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A bitter custody battle and 3 young lives lost in California

LOS ANGELES — Erik Denton was supposed to see his three young children last Sunday, the one day every other week that he was allowed to be with them.
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LOS ANGELES — Erik Denton was supposed to see his three young children last Sunday, the one day every other week that he was allowed to be with them.

Three-year-old Joanna, her 2-year-old brother, Terry, and 6-month-old sister, Sierra, had been staying with their mother — Denton's ex-girlfriend — in Los Angeles. Fearful for their safety, their father had petitioned the court for custody March 1, alleging their mother, Liliana Carrillo, was delusional and had taken the kids and refused to tell him where they were.

Carrillo, in turn, filed a restraining order against him and claimed Denton was an alcoholic who may have sexually abused their eldest child.

As the case wound through family courts in Tulare and Los Angeles counties, the parents traded accusations in dozens of pages of documents. Police were called, social workers were consulted, alarming text messages and Facebook posts were saved as legal exhibits.

A week ago, a Los Angeles judge agreed to move the case to Tulare County, where a hearing was scheduled for Wednesday.

It would be too late.

The children were found dead Saturday by their maternal grandmother in her Los Angeles apartment. Carrillo was their suspected killer and was arrested in Tulare County, nearly 200 miles (322 kilometres) north of the scene.

LA detectives are seeking her extradition as the coroner's office conducts autopsies on the children. Capt. Chris Waters, who oversees the LAPD's Juvenile Division, said the investigation is ongoing. She offered her condolences and said the deaths were particularly tragic during National Child Abuse Prevention Month.

Denton, as well as attorneys who had represented Carrillo and Denton in their custody case, did not return requests for comment on Tuesday.

A memorial of photographs, candles, flowers and balloons paid tribute to the siblings as their father struggled to understand why his daughters and son had been left in their mother's care despite multiple red flags.

“I am afraid for my children’s physical and mental well-being,” Denton had written in court papers.

The Los Angeles County Department of Children and Family Services, the largest child protective services agency in the nation, was involved in the case. In a statement, the department declined to comment on its role but said it “joins the community in mourning.”

“Erik’s hands were tied by the law,” said Dr. Teri Miller, a Los Angeles emergency room physician who is Denton's cousin and helped him try to get custody of the kids. She told The Los Angeles Times: “He jumped through every hoop placed in front of him to get the kids back safely.”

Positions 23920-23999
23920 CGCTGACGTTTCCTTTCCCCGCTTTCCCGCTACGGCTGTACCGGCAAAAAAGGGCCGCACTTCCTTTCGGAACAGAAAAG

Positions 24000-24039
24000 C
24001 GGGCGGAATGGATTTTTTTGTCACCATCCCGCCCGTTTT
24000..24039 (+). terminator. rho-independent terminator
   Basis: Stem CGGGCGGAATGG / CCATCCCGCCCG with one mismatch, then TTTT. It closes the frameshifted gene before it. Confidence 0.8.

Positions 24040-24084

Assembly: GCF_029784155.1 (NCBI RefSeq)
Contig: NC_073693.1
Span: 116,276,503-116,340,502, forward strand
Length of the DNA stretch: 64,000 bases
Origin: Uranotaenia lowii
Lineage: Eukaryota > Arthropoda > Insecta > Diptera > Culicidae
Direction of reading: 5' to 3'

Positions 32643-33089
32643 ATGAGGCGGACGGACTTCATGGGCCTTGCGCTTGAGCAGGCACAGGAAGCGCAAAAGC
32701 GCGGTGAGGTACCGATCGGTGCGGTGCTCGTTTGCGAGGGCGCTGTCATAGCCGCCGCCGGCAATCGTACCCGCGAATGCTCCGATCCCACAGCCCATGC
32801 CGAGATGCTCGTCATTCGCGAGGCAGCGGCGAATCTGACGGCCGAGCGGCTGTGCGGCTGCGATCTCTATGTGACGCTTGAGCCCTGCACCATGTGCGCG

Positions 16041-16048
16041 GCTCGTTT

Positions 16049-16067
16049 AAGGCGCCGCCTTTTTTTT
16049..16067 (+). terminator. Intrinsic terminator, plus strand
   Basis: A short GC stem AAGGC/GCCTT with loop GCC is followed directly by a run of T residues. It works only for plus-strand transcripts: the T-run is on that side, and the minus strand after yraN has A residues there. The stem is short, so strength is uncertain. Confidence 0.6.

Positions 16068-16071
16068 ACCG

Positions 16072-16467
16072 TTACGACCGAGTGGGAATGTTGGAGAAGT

Denton’s court filings tell of Carrillo’s post-partum depression following the birth of their middle child. She began therapy but quit. She self-medicated with marijuana, he claimed. In texts and social media posts, she said things like “I wish I never had kids” and threatened to kill herself.

Carrillo also believed she was “solely responsible” for the coronavirus pandemic, Denton wrote, and she thought that Porterville, the Tulare County city where he, Carrillo and the children had lived, was home to a “giant sex trafficking ring.”

In late February, her behaviour worsened, court documents show. During an outing at the park, their oldest daughter had fallen and landed on her groin area and later said it hurt. Carrillo believed the pain was from Denton molesting her, a claim he denied. He said she was checked by a doctor who found no evidence of abuse; Carrillo said the examination wasn't thorough enough.

On Feb. 25, Carrillo allegedly tried to leave their home with the kids in the middle of the night. Denton called 911, and Carrillo did not believe the responding officer was really a member of the police department. She threatened to take the kids to Mexico, where she has family.

The next day, a social worker contacted Denton and said she was worried about Carrillo’s mental state. She urged him to seek a court intervention, and Denton filed custody paperwork in Tulare County on March 1.

“I am very concerned about my partner,” Denton wrote, “and want to get her the help she needs to recover from this mental break and to become stable. I want her interactions with the children to be safe and healthy.”

Carrillo sought a temporary restraining order 12 days later in LA County. Through the courts, Denton and Carrillo agreed to swap Denton’s days to see the children — a few hours every other Sunday.

Last Sunday was supposed to be just his second visit with the kids under the new schedule.

Instead, he spent it in grief.

Stefanie Dazio, The Associated Press